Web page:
“Stand down, Marine. She’s just a kid.”
The flamethrower Corporal Howser was holding dipped slightly. “The Major said to sterilize the ship, sir.”
“That’s what we’re doing. Burn the bodies, wipe the data storage, and point this hulk into the sun,” the Lieutenant replied. “We’re taking the kid with us back to the Agamemnon, so the doc can take a look at her. Do you have a problem with that?”
“It sounded like you did. Major Danforth thought everyone over here was dead. Turns out that’s not the case, so we’re making adjustments. Now stand down, Corporal.”
Howser managed half a salute before turning and heading down the corridor towards the ship’s drive reactors, flamethrower at the ready. Lieutenant Mitchell turned back to the storage locker where the little blonde-haired girl huddled.
“It’s okay,” Mitchell said, holstering his sidearm as he knelt down and pulled a protein bar out of his pack. The girl couldn’t have been more than four years old. She watched him, her mouth slightly open, her eyes tracking his movements as he unwrapped the snack and offered it to her. She did not move.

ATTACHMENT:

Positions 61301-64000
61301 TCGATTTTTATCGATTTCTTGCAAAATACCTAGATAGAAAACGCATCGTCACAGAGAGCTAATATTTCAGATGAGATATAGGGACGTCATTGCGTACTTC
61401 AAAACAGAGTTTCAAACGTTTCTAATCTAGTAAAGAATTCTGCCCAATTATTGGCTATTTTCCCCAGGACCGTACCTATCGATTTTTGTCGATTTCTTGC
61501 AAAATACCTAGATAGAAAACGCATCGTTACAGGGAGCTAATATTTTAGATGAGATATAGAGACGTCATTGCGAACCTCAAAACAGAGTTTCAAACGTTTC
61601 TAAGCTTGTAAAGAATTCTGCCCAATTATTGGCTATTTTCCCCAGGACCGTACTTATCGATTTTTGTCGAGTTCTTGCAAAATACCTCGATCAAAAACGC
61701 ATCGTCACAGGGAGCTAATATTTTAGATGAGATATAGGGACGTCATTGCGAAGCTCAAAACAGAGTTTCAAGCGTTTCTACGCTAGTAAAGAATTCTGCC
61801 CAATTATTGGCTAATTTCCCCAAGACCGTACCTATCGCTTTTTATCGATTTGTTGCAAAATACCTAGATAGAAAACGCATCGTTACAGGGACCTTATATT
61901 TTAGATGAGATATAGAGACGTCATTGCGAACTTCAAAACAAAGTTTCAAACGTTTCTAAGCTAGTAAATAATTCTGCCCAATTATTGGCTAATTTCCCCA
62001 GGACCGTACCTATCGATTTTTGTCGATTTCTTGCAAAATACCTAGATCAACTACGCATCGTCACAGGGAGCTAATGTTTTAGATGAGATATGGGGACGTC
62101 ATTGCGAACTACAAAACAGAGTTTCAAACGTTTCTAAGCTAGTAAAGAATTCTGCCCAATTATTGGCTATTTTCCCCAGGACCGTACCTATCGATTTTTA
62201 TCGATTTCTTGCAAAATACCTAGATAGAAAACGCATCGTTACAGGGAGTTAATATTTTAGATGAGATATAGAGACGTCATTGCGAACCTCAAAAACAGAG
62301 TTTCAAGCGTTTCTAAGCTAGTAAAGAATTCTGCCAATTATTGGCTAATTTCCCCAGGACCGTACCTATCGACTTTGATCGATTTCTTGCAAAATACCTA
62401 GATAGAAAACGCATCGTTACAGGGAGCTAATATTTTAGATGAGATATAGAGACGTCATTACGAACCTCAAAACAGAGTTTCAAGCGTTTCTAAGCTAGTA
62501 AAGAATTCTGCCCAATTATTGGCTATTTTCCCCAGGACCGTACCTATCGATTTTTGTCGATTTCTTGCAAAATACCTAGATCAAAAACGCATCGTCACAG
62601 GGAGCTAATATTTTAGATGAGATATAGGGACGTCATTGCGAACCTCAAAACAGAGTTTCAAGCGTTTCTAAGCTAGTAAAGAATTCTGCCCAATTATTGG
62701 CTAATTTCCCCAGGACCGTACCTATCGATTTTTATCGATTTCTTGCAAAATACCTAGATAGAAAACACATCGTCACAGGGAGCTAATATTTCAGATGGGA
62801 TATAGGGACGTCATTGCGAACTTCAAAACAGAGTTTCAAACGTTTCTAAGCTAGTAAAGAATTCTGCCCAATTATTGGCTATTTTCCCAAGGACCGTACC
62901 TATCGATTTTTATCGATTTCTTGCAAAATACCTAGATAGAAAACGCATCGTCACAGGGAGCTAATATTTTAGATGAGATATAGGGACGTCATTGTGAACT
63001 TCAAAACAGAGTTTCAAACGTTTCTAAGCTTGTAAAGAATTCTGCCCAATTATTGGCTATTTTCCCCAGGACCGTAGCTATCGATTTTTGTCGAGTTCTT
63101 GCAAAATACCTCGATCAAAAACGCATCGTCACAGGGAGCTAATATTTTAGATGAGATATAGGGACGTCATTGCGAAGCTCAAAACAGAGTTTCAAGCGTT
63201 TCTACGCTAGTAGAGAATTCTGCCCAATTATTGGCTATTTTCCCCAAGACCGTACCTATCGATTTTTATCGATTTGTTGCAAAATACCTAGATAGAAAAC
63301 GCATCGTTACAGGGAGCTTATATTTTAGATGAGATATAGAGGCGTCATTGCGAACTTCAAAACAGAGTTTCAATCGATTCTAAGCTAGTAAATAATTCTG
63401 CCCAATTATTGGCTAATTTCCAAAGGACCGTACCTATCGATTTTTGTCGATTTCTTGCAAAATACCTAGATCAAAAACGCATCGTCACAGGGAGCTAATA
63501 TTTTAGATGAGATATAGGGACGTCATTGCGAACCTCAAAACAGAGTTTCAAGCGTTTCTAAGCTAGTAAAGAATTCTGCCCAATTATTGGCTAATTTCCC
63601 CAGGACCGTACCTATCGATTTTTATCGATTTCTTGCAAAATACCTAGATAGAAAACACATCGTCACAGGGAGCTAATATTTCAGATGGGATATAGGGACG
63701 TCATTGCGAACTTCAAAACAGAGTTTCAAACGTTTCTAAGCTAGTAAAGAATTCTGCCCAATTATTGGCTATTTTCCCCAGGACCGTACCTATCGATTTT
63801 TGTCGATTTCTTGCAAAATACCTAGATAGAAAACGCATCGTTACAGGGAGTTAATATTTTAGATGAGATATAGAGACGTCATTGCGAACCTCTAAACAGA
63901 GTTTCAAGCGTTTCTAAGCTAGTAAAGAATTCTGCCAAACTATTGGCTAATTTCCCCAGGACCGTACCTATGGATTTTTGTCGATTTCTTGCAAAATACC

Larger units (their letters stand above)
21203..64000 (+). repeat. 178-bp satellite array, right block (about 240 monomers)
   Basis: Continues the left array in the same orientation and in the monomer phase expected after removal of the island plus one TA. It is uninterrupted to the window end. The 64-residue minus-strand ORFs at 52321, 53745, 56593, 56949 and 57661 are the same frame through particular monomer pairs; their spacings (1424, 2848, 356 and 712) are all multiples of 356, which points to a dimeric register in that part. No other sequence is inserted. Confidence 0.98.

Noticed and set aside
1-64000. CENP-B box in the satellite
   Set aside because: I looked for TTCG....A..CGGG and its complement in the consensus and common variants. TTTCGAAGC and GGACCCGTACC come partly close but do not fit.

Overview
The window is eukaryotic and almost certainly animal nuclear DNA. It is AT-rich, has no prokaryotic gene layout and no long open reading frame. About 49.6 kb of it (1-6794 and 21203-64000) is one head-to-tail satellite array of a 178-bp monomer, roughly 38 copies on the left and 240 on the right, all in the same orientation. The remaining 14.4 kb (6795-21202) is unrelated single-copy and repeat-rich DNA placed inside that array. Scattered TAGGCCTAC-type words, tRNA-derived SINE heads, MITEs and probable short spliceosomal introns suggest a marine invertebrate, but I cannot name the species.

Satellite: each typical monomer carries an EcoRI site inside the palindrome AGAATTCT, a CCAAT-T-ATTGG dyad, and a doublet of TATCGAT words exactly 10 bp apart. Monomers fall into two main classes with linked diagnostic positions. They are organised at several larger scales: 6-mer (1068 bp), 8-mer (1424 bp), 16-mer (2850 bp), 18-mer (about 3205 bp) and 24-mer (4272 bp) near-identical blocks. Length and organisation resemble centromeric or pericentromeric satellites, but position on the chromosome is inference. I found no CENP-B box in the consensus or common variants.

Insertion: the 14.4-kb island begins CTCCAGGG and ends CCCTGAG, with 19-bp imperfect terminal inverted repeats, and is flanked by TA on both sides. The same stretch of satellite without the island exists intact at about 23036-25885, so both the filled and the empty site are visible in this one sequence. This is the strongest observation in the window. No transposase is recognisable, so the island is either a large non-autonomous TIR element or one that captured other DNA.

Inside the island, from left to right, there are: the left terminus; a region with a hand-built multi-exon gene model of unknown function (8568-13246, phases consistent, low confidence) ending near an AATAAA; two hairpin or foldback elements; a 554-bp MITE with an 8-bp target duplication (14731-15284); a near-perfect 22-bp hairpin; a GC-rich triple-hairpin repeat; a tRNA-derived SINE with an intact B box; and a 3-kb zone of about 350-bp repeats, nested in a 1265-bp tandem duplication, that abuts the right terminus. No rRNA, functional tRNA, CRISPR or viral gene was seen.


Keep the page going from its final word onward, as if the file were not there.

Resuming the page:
“Go on, take it,” he said. “You should eat something. How long have you been in there? A few hours? Days? I bet you’re hungry.”
As he said the word “hungry,” a spindly tentacle shot out of the girl’s mouth, crossing the one-meter gap between them in the blink of an eye. The stinger at its tip pierced the back of Lieutenant Mitchell’s throat, and he began to gag. The girl collapsed forward, and he fell back into blackness.
The parasite wasted no time in hijacking his central nervous system. The five days it had spent in the girl’s body was more than enough time to adapt to human physiology. Within minutes, Mitchell’s body was up and moving about again. When Corporal Howser returned, the little girl was finishing off the protein bar the Lieutenant had given her. By the time the Marines returned to the Agamemnon, it was all over but the shouting.